Main Text
The font for the main body of text must be black and in Times New Roman.

Whenever possible, titles of books, journals, etc., should be set in italics rat her than underlined.

Please avoid the use of footnotes, but if absolutely necessary use 11pt for foot notes. In any case use footnotes and not endnotes.

Tables and Figures
To the extent possible, tables and figures should appear in the document near wh ere they are referenced in the text. Large tables or figures should be put on pa ges by themselves. Avoid the use of overly small type in tables. In no case shou ld tables or figures be in a separate document or file.

See the appropriate discussion in A Guide to PDF for Scholars for details on how best to prepare figures electronically.

Roman letters used in mathematical expressions as variables should be italicized. Roman letters used as part of multi-letter function names should not be italicized. Whenever possible, subscripts and superscripts should be a smaller font size than the main text.

Short mathematical expressions should be typed inline. Longer expressions should appear as display math. Also expressions using many different levels (e.g., such as the fractions) should be set as display math. Important definitions or concepts can also be set off as display math.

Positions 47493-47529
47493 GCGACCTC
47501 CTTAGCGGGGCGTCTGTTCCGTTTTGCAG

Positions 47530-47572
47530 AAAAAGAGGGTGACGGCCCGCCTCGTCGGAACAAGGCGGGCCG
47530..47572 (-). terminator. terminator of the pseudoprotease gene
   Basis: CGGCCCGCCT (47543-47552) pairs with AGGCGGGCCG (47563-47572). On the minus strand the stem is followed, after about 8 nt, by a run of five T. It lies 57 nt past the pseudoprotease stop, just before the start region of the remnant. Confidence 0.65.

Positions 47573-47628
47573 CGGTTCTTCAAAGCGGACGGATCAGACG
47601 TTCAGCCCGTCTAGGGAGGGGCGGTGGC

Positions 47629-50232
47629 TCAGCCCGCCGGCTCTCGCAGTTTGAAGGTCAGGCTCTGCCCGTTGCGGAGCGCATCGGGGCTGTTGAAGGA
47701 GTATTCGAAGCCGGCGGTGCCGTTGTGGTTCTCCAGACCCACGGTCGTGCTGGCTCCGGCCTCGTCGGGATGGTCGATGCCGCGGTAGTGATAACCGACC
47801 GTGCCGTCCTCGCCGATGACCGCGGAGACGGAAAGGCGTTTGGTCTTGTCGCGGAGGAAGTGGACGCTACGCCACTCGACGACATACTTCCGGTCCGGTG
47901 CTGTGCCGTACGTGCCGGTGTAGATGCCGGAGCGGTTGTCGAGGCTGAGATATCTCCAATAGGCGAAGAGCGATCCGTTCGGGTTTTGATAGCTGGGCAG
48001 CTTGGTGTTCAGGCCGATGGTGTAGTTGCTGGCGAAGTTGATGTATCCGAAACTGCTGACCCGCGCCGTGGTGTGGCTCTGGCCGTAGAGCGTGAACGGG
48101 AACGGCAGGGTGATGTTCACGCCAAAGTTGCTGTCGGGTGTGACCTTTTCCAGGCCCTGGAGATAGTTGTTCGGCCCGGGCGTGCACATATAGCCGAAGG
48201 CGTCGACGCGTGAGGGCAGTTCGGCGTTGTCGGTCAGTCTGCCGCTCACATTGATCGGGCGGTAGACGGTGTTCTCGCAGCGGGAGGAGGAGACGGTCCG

Equations should be numbered sequentially. Whether equation numbers are on the right or left is the choice of the author(s). However, you are expected to be consistent in this.

Symbols and notation in unusual fonts should be avoided. This will not only enhance the clarity of the manuscript, but it will also help insure that it displays correctly on the reader's screen and prints correctly on her printer. When proofing your PDF, pay particular attention to the rendering of the mathematics, especially symbols and notation drawn from other than standard fonts.

It is the author's obligation to provide complete references with the necessary information. What follows is a suggested reference notation system. References should appear at the end of the document. Each reference should give the last names of all the authors, their first names or first initials, and, optionally, their middle initials. The usual hierarchy for ordering the references is:

  1. Last name of first author
  2. First name of first author
  3. Last name of second author (if any). Co-authored work is listed after solo-authored work by the same first author (e.g., Edlin A S would precede Edlin A S and Reichelstein S).
  4. First name of second author
  5. Publication date
  6. Order cited in text